Earlier this month, there was an article with the headline “TheBookofYeezus.” I took a closer look and found this:

A novelty Bible honoring rap artist, Kanye West, has been removed from a popular website in the wake of growing complaints. It is unclear whether or not the book is a hoax.

The Book of Yeezus, which is a nod to West’s sixth studio album, is said to be a “Bible for the modern day” as it replaces every mention of God in the book of Genesis with the rapper’s name. The text is still mostly the same as it appears in the first book of the Old Testament, but the word “God” is removed and the name “Kanye” is repeatedly used instead.

“In the beginning Kanye created the heaven and the earth… And Kanye said, Let there be light: and there was light,” the text reads.

Obviously, this didn’t go over very well on social media. The response was overwhelmingly negative with many people expressing concern that the book was “blasphemous.” Others thought it must have been a joke or a hoax.

I got to thinking about it and the thought came to me: “None of us are really above this type of self-exaltation.”

Whether Kanye knew about this idea or whether it was an admirer with a creepy devotion is not the point. The larger point is that we all have the tendency to make a god in our own image and put our names in the place of God’s if left to ourselves.

At its core, sin leads us to exalt ourselves before God (and others) positionally, relationally, and sacrificially. Consider how the first three sins, chronologically speaking, happened:

Lucifer (Isaiah 14:13-14)

“But you said in your heart, ‘I will ascend to heaven; I will raise my throne above the stars of God, And I will sit on the mount of assembly In the recesses of the north… ‘I will ascend above the heights of the clouds; I will make myself like the Most High.’”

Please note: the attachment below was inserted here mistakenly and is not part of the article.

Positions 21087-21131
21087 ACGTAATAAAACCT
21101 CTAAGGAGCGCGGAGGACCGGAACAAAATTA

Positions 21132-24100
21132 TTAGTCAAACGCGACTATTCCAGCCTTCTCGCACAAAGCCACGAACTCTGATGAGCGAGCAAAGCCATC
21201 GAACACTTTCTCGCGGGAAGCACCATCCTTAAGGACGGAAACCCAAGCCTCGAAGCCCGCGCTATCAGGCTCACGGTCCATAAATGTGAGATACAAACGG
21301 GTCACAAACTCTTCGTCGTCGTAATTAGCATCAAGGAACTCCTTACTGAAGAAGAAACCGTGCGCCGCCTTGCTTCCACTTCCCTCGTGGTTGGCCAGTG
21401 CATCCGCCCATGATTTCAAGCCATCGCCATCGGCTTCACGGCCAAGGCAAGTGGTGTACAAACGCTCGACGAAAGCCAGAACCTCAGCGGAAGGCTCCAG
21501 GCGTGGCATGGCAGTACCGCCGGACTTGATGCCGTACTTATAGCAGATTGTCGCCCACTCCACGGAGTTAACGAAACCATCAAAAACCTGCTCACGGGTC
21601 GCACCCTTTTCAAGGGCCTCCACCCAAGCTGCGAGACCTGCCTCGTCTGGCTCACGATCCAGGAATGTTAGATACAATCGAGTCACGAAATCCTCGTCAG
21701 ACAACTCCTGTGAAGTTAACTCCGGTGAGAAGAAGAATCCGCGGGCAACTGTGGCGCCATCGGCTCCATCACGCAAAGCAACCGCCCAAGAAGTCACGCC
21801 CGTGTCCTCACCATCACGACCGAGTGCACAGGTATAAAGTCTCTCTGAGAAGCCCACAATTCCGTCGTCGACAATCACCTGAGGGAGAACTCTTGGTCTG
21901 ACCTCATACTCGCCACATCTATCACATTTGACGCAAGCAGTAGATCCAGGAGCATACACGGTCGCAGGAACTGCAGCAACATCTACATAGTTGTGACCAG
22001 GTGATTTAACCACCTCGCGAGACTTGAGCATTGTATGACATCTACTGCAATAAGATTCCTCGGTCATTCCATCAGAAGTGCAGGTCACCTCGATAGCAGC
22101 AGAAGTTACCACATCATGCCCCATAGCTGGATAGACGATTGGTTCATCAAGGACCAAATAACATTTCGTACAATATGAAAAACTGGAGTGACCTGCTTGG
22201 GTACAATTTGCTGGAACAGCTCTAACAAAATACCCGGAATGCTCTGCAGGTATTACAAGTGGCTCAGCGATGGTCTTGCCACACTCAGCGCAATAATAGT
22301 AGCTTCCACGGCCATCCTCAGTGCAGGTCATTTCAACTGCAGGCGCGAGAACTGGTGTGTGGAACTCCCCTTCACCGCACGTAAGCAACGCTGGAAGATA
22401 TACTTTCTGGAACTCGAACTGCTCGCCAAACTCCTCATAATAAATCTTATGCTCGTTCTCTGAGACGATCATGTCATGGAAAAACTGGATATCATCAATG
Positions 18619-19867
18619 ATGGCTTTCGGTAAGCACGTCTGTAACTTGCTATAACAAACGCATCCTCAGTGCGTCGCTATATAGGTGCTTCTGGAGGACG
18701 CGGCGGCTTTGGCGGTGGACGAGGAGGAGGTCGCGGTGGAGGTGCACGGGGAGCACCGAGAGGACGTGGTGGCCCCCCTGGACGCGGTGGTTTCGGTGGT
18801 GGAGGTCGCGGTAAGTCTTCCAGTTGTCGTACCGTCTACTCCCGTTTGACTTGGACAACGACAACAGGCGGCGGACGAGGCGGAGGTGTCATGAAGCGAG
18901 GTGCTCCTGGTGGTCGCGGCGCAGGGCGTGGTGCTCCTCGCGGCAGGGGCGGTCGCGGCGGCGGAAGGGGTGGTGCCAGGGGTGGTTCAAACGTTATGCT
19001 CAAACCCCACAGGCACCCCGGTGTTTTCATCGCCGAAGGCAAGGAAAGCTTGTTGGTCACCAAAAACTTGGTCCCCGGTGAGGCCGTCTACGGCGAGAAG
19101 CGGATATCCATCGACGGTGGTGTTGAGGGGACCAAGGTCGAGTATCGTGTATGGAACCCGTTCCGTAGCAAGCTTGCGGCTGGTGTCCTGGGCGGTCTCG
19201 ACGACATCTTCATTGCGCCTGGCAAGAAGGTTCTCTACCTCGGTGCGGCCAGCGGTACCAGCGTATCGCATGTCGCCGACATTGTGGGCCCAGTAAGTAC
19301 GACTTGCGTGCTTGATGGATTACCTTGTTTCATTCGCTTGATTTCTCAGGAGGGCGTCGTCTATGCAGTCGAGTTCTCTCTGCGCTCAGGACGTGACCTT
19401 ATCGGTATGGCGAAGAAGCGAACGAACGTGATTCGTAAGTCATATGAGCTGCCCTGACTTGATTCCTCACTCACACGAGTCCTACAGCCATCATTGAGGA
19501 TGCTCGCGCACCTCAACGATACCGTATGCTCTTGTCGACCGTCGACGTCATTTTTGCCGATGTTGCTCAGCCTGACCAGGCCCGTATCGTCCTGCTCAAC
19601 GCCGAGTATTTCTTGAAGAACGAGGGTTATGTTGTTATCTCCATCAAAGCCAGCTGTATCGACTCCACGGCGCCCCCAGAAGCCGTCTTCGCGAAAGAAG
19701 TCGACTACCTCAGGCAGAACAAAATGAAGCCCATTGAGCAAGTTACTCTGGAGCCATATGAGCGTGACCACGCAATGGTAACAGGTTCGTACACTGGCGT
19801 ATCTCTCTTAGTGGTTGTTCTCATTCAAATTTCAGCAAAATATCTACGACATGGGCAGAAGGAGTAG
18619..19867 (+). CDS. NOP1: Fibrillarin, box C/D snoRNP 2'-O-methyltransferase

Adam and Eve (Genesis 3:5-6)

“For God knows that when you eat from it your eyes will be opened, and you will be like God, knowing good and evil.”

When the woman saw that the fruit of the tree was good for food and pleasing to the eye, and also desirable for gaining wisdom, she took some and ate it. She also gave some to her husband, who was with her, and he ate it.

Cain (Genesis 4:3-5; 8)
In the course of time Cain brought some of the fruits of the soil as an offering to the Lord. And Abel also brought an offering—fat portions from some of the firstborn of his flock. The Lord looked with favor on Abel and his offering, but on Cain and his offering he did not look with favor. So Cain was very angry, and his face was downcast…Cain said to his brother Abel, “Let’s go out to the field.” While they were in the field, Cain attacked his brother Abel and killed him.


In the first sin, Lucifer wanted the power and prestige of deity and wanted something that wasn’t his to begin with.


The second sin was when the Serpent cast doubt on God’s intentions and convinced Adam and Eve that God didn’t really have their best interest in mind; he was holding something back on them. So their actions were fueled by a backdrop of suspicion and distrust.


The third chronological sin was a murder that happened because Cain was upset that God didn’t accept his offering while accepting Abel’s. This final example is one that deals with the fundamental principle of worship: will I give all of me in response to God, or will I only give what and when is convenient. Abel had to kill one of his lambs in order to present his sacrifice, while Cain offered up the best fruits of his labors. While what Cain gave wasn’t bad in itself, it really represented a works-based form of worship because he showed up with something that required little sacrifice, unlike the killing of a lamb.

So, Cain killed his brother because he was upset that God wouldn’t accept his works as good enough.